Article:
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Feiner Family Trust v. Xcelera Inc.

UNITED STATES DISTRICT COURT SOUTHERN DISTRICT OF NEW YORK


August 9, 2010

FEINER FAMILY TRUST AND RON KRISSEL, INDIVIDUALLY AND ON BEHALF OF ALL OTHERS SIMILARLY SITUATED, PLAINTIFFS
v.
XCELERA INC., ALEXANDER M. VIK, GUSTAV M. VIK, AND MICHAEL J. KUGLER, DEFENDANTS.

The opinion of the court was delivered by: Robert P. Patterson, Jr., U.S.D.J.

OPINION AND ORDER

This putative class action was brought in state court. Defendants removed the case to federal court and moved for dismissal. Plaintiffs have moved for remand to state court. In view of the prior litigation before this Court, the Defendants' motion is granted, and the Plaintiffs' motion is denied.

I. Facts and Proceedings

On March 5, 2007, Plaintiff Feiner Family Trust filed a two count complaint consisting of a derivate shareholders claim and a putative class action claim ("Complaint 1") in this Court, alleging that Xcelera.com (hereinafter "Xcelera"), VBI Corporation, Alexander Vik, Gustav Vik, and Michael Kugler (collectively, "Defendants") had breached their fiduciary duty to Xcelera's shareholders. VBI Corporation is incorporated in the British Virgin Islands and owned by Alexander Vik, Gustav Vik, and Erik Vik; it owns 61.2% of Xcelera's voting shares. (Complaint 1 ¶ 10.) Alexander Vik is Chairman and CEO of Xcelera, a Cayman Islands corporation; Gustav Vik is a Director of Xcelera, and also the Executive Vice President, Treasurer, and Secretary of Xcelera. (Id. ¶¶ 11-12.) Michael Kugler is a Director and Executive Vice President of Xcelera. (Id. ¶13.) Complaint 1 alleged that VBI and the individual defendants (collectively, "the Vik Defendants") "engaged in a scheme to artificially deflate the trading price of Xcelera's shares by refusing to file with the SEC any periodic reports," and that as a consequence the stock was de-listed from the American Stock Exchange in 2004 and de-registered by the SEC in 2006. (Id. ¶ 29.) Complaint 1 further alleged that the Vik Defendants then solicited the minority shareholders "to sell their holdings at artificially low prices."*fn1 (Id. ¶ 55.)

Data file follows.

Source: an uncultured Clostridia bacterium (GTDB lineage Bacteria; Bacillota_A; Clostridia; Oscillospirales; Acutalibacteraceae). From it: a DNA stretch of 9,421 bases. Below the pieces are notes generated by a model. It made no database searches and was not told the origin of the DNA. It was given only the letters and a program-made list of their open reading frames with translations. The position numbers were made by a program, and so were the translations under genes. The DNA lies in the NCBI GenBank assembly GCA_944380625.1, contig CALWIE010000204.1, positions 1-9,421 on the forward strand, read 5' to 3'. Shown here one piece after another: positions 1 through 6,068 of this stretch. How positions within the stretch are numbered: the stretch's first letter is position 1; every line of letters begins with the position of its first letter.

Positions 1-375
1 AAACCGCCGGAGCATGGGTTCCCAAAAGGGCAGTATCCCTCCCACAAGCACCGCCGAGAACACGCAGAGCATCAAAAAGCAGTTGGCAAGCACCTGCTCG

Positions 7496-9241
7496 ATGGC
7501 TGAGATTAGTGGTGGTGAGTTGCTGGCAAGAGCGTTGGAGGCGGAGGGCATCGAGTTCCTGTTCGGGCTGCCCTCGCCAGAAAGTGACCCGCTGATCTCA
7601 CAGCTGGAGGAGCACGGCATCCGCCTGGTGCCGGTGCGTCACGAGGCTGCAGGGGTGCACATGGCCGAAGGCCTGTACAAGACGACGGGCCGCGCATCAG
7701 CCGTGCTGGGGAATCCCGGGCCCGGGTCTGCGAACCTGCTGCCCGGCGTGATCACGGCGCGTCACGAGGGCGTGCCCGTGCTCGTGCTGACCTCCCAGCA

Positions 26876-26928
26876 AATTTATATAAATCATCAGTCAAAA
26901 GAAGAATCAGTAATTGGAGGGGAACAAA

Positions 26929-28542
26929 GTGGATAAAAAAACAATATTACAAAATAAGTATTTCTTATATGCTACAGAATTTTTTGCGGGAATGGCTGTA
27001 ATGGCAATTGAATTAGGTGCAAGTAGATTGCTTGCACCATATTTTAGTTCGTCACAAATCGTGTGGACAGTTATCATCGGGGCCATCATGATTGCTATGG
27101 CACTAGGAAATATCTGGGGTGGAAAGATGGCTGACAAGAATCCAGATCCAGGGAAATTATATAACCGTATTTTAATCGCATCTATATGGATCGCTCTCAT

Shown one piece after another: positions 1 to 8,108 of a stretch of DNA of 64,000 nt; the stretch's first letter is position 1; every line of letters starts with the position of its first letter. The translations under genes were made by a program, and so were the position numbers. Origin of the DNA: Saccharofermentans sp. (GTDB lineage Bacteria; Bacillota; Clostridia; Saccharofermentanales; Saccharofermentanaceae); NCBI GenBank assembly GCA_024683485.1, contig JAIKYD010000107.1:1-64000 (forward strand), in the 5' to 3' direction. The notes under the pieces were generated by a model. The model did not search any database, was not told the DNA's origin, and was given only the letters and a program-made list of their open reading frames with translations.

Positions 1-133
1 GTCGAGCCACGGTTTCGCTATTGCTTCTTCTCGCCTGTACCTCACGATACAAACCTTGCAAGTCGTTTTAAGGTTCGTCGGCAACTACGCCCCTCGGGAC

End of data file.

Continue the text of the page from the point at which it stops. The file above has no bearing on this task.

Defendants filed separate motions to dismiss on April 3, 2007 and May 18, 2007. On September 11, 2007, the Court granted the motions in part and dismissed Complaint 1. Feiner Family Trust v. VBI Corp., No. 07-cv-1914, 2007 WL 2615448 (S.D.N.Y. Sep. 11, 2007). The Court determined that Cayman Islands law applied, and that and that the Plaintiffs did not have standing to bring Count 1 derivatively, and that Count 2 failed to state a direct claim for breach of fiduciary duty under Cayman Islands law. Id. The Court granted Plaintiffs leave to move to file an amended complaint. Id.

On October 9, 2007, Plaintiffs moved to amend the complaint and submitted a proposed complaint ("Complaint 2"). Complaint 2 no longer contained the derivative claims made in Complaint 1. Complaint 2 contained additional information, but the outline of the breach of fiduciary duty and the allegedly fraudulent scheme was the same, namely that Defendants breached their fiduciary duty to minority shareholders by engaging in the same scheme to default on Xcelera's reporting obligation, causing its securities to be first de-listed and later de-registered, and thereafter, that Defendants solicited minority shareholders to sell their stock at artificially low prices.*fn2 (Complaint 2 ¶¶ 26-46.) Complaint 2 added, as a named Plaintiff, Ron Krissel, a "former shareholder of Xcelera" who, after contacting Defendant Kugler, had sold his shares to an entity alleged to be an agent of the Defendants at a price of $.25 per share. (Id. ¶ 7.)

On December 14, 2007, Plaintiffs moved in their reply papers to the October 2007 motion to amend that they be allowed to append a claim under Section 10(b) of the Exchange Act to Complaint 2. They attached a proposed complaint ("Complaint 3") to these reply papers, which included additional counts alleging that Defendants had violated Section 10(b) of the Exchange Act and Rule 10b-5 and that the individual Defendants had violated Section 20(a) of the Exchange Act. (Complaint 3 ¶¶ 49-65.) On December 20, 2007, the Court denied this request without prejudice to Plaintiffs withdrawing their motion for leave to file a revised amended complaint and moving to file a second amended complaint.